Plethora Studio -Cluster 07 – The Bartlet, UCL

Course Master : Jose Sanchez –
Consultants: Sergio Irigoyen

“Decisions are singular and unrepeatable; they cannot be generalized into rules. But all this also means that we cannot say that decision simply “emerges” out of a chaotic background, or pops out thanks to the movement from one “basin of attraction” to another. No self-organizing system can obviate the need for such a decision, or dictate what it will be. And decision always implies novelty or difference — in this way it is absolutely incompatible with notions of autopoiesis, homeostasis, or Spinoza’s conatus. What we need is an aesthetics of decision, instead of our current metaphysics of emergence.”
Steven Shaviro

Architecture stuck with itself / Critique:
The role of computation and digital design practices in the past 20 years has focused on ideas of form generation and manufacturing emphasizing the empirical performance of design and leading towards a convergent notion of optimum. The increasing use of computer simulation software grows towards a megalomania of forecasting, anticipating spatial and formal outcomes. It is precisely in this context in which totalizing discourses of architecture could emerge, overarching and overriding the different approaches and design strategies still present in our design milieu. The proliferation of computational virtuosity in the realm of design has been in the service of the few starchitects that can profit and exploit these alienated models of knowledge. The continuous training of new proletarians, armed with robotic arms and laser scanners, can only reach an inevitable collapse. While the study of complexity in different fields has led to replace a reductionist model, the embrace of complexity studies in architecture has been paradoxical. For the most part, it seems to imply direct relation with form; Complex system = Complex formal answer. The use of biological analogies and references to nature seem to redeem the architect from all responsibility of judgment and decision making, providing the ultimate alibi for the exploration of form. Cluster 7 seeks to break a tradition of obscure tools alienated from architectural sense. Through an open source methodology and an public integration to the thesis projects, we would not validate projects through their process but through public exposure as catalysts of contingency. The studio will formulate a resistance by speculating in new architectural outputs.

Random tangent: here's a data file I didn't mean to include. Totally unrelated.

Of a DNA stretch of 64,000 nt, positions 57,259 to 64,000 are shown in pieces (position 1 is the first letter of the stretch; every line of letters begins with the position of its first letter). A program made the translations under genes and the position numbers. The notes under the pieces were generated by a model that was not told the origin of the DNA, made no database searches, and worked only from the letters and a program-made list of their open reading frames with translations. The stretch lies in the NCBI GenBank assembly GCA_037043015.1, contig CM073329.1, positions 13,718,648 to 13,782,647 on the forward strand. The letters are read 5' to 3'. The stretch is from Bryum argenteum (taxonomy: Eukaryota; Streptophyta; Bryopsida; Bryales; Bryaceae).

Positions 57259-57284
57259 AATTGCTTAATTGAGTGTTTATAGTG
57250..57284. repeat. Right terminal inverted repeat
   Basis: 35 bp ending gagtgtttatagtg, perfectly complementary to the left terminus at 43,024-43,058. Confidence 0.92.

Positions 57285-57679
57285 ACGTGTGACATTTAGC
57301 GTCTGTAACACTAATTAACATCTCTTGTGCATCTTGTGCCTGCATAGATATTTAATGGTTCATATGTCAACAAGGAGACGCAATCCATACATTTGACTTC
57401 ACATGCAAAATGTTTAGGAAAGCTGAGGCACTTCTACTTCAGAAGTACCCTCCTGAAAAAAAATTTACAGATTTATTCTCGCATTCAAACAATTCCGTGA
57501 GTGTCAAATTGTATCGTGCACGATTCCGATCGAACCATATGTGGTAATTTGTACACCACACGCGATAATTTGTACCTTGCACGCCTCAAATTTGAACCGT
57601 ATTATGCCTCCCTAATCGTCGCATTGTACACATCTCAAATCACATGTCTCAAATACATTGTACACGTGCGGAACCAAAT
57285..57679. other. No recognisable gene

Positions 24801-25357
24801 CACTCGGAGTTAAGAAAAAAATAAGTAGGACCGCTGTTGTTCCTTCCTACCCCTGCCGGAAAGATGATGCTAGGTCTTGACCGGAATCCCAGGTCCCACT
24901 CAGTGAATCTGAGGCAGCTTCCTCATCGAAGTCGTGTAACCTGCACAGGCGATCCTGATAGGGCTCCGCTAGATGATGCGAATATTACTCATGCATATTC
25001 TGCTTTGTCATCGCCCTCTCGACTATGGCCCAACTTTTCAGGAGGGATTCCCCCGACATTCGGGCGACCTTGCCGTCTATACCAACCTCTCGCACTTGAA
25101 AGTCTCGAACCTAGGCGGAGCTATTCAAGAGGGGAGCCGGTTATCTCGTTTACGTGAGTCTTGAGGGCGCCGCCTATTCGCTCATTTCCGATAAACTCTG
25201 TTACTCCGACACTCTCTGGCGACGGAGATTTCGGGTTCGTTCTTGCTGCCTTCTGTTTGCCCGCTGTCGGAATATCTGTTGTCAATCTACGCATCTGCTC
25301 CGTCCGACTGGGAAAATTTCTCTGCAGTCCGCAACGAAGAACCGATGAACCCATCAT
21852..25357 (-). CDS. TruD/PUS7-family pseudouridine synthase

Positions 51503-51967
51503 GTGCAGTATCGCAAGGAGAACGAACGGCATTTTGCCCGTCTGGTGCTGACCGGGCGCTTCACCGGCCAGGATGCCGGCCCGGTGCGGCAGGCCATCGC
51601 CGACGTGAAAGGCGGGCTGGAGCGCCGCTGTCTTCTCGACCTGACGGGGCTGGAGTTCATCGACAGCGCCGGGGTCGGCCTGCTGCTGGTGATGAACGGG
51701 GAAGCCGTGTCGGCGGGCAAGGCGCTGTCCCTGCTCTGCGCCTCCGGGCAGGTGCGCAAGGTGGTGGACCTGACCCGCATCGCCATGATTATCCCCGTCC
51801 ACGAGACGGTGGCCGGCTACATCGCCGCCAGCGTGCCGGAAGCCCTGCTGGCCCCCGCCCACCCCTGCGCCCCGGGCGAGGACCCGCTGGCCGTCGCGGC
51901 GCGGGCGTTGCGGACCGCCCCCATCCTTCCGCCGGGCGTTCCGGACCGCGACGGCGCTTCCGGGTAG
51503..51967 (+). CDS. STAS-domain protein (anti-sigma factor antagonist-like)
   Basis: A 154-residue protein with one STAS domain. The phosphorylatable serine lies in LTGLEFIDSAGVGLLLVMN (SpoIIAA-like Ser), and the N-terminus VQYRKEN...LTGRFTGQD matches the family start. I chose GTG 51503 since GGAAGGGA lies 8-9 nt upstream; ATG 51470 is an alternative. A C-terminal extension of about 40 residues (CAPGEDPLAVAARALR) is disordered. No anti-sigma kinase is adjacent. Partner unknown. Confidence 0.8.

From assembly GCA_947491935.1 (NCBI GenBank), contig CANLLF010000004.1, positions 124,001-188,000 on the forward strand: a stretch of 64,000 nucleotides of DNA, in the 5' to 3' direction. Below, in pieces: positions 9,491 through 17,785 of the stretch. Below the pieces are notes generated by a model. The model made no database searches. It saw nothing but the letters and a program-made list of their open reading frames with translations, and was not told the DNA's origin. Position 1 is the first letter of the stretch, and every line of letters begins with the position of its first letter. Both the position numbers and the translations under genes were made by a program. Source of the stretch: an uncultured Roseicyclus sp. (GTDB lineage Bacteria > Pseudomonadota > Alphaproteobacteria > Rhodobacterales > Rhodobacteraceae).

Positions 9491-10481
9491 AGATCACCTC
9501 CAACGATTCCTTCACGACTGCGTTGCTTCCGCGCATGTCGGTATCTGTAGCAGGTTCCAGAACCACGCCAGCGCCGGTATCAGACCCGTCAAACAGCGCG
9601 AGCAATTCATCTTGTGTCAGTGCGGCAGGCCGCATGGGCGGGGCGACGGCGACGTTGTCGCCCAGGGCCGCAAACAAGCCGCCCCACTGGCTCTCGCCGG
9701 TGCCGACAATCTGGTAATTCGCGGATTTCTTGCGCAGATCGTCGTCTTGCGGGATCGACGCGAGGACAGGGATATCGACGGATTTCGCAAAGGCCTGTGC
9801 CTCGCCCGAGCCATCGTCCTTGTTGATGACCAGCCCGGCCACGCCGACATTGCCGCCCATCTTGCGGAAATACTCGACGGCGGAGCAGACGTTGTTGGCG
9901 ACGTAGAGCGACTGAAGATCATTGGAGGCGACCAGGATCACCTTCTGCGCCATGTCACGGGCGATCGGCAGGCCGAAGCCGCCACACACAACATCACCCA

Open Architecture models as a form of research:
In May 2008, David Baker and his team released FOLD-IT. A computer game based on real scientific models that allows players to engage with protein folding solutions. The game, within days achieved
solutions to puzzles at the edge of scientific knowledge. The crowdsource approach to problem solving prove to be smarter than state of the art algorithms. Fold-it has been recognized as a canonical example of the potential of the use of video games for research, but the puzzle model of fold-it still still persists on an idea of a ‘solution’ or ‘optimum’. In May 2009, Markus Persson released Minecraft, an open sandbox game. The unexpected response to Persson’s system of digital permutations and open game mechanics has become a paradigm shift in the world of game design. The user search space is infinitely vast, described by very simple discrete rules. The economy of relations and permutations of objects is a constant drive for design and creation.